Day Eighty Four

It’s up oh so bright and early this morning.  We’re off the beautiful Honfleur, our last stop in France before catching the ferry back to England tomorrow.  Not for the first time am I left wondering where the last three months went.  Time does indeed fly when you’re having fun.

We drive past a wall of limestone cliffs, the partner side to the cliffs we saw the other day.  These are so like the white cliffs of Dover that you can literally see how the once joined land mass split in two, creating the English channel.  

Along the way we cross a very serious bridge, new I think, lifting us over two arches, high over the Seine tributaries that flow into Honfleur and Le Havre.  The tide is in, and our height offers a perfect bird’s eye view of the blue waters below. 

Our early start secures us a spot by the river and then thankfully, the pace slips back to sedate.  Coffee please: Chris knows the drill.  It’s going to be a hot day, I’m suddenly feeling very grateful for our cool Scandinavian summer.  

It’s our second visit to Honfleur, and as with all return visits, the pressure to sightsee is significantly lessened. There’s the gorgeous harbour of course, the 19th century carousel (I couldn’t resist a twirl on it last year) and charming cobblestoned streets with their ancient, colourful half timbered houses, but our minds are more focused on picking up a few little treats.  We spend the next few hours happily browsing and shopping. 

Apple, cider and calvados products rule and many stores do a brisk trade in Bretton striped tops.  They are neighbours, Brittany and Normandy, after all. Sculpture is very prominent in the galleries this year, most of it excellent.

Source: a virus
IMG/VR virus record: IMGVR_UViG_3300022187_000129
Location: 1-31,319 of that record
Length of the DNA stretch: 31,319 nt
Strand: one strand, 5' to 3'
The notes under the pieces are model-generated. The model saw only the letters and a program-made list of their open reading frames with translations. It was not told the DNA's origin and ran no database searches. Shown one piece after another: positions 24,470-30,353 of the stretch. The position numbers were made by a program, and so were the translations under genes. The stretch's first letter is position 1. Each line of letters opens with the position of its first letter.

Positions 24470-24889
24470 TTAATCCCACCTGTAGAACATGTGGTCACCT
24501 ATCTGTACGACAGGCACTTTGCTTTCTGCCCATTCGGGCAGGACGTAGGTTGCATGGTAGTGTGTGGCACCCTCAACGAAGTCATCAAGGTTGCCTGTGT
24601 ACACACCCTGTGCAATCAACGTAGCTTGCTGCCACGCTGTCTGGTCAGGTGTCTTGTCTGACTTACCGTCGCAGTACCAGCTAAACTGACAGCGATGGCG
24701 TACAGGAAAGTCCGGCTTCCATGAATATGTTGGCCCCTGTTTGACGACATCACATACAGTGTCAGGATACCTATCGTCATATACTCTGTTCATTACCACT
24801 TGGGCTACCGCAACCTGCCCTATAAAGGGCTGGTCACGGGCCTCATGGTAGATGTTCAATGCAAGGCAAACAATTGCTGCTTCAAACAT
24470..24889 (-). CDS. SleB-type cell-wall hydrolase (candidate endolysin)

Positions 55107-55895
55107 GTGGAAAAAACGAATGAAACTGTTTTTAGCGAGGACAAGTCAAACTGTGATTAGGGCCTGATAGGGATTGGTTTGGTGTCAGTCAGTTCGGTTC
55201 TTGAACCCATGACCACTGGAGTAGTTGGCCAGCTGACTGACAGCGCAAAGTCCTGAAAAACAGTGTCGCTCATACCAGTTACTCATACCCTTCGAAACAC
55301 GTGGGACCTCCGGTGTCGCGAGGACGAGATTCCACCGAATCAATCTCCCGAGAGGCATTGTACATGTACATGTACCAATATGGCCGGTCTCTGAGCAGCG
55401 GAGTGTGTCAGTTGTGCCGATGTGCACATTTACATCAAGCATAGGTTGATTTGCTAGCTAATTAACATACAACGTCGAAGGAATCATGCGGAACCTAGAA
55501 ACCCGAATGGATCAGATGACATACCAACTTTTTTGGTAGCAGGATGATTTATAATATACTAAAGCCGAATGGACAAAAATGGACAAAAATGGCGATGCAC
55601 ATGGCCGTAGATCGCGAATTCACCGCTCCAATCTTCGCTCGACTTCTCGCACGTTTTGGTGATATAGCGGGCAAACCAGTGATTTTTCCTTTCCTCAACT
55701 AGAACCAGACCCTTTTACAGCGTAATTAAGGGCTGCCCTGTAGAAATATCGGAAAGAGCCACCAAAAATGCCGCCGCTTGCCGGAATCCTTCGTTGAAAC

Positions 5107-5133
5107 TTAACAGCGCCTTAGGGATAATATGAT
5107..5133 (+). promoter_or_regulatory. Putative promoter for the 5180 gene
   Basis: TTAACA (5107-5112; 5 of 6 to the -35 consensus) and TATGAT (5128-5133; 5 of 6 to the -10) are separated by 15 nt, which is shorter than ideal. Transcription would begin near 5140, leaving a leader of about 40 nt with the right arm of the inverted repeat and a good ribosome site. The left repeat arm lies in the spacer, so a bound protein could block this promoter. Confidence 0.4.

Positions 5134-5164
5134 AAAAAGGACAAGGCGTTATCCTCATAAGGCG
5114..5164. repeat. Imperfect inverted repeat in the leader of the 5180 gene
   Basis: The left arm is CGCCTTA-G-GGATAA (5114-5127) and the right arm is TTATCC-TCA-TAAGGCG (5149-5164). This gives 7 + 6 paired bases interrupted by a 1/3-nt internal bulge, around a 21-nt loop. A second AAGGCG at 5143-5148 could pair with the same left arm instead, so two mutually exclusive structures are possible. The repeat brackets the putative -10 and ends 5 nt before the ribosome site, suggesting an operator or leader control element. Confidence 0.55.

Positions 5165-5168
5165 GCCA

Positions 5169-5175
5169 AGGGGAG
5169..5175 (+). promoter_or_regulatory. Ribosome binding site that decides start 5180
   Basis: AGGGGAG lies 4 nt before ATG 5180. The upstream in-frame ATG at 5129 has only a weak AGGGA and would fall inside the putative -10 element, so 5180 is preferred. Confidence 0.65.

Treats secured, our minds turn to lunch. We settle in one of the tiny cobblestoned squares for cafe treats: curry moule and frites for Chris, a gallette for me.  Both are exceptionally good.  A half litre of chardonnay eases us into the late afternoon.  I’ve decided that a half litre is the perfect amount of wine at lunch.  A glass doesn’t quite hit the spot, a bottle can be a little too snoozy.   The half litre gets the Goldilocks tick of approval: just right.

Despite taking many pictures last year, I can’t resist a few more shots of the harbour after lunch.  It’s looking particularly resplendent in the afternoon sun.  Busy too, with the river cruises in port.  Lots of lovely trade for the restaurants that line it.  I throw out a tentative line: might we come back at night to photograph the harbour?  He says yes!  Oh the power of an approaching birthday.  Now to consider how to best harness this annual gift.  

Til then, there’s nothing to do in the heat but unfold a deck chair and laze away the afternoon by the river. Under the shade of trees, I read, Chris snoozes. The promise of an  evening excursion beckons but for now I’ll  wait for the bunnies to appear at twilight (they don’t, but there are bunny marbles everywhere) and ponder what delights cocktail hour might bring. 

After dinner, Chris keeps his promise and we walk into Honfleur to see the night lights.  It’s very quiet being a Monday, but the harbour is lit up, as are the key buildings.   Very excited to be out in the dark, despite much ribbing from  Chris that he’s only there as bodyguard.  My camera is a little challenged in the dark, but I do my best before I eventually get dragged away home.  But in fairness, it’s after my 100th treaty for “just one more shot”. 

Still no bunnies.  Not that I blame them. It’s a brave bunny who pokes his ears or tail out on French soil.  As today ends in France, my birthday day starts at home: my day ends with early bird birthday wishes from friends and family, a perfect end to a lovely day.

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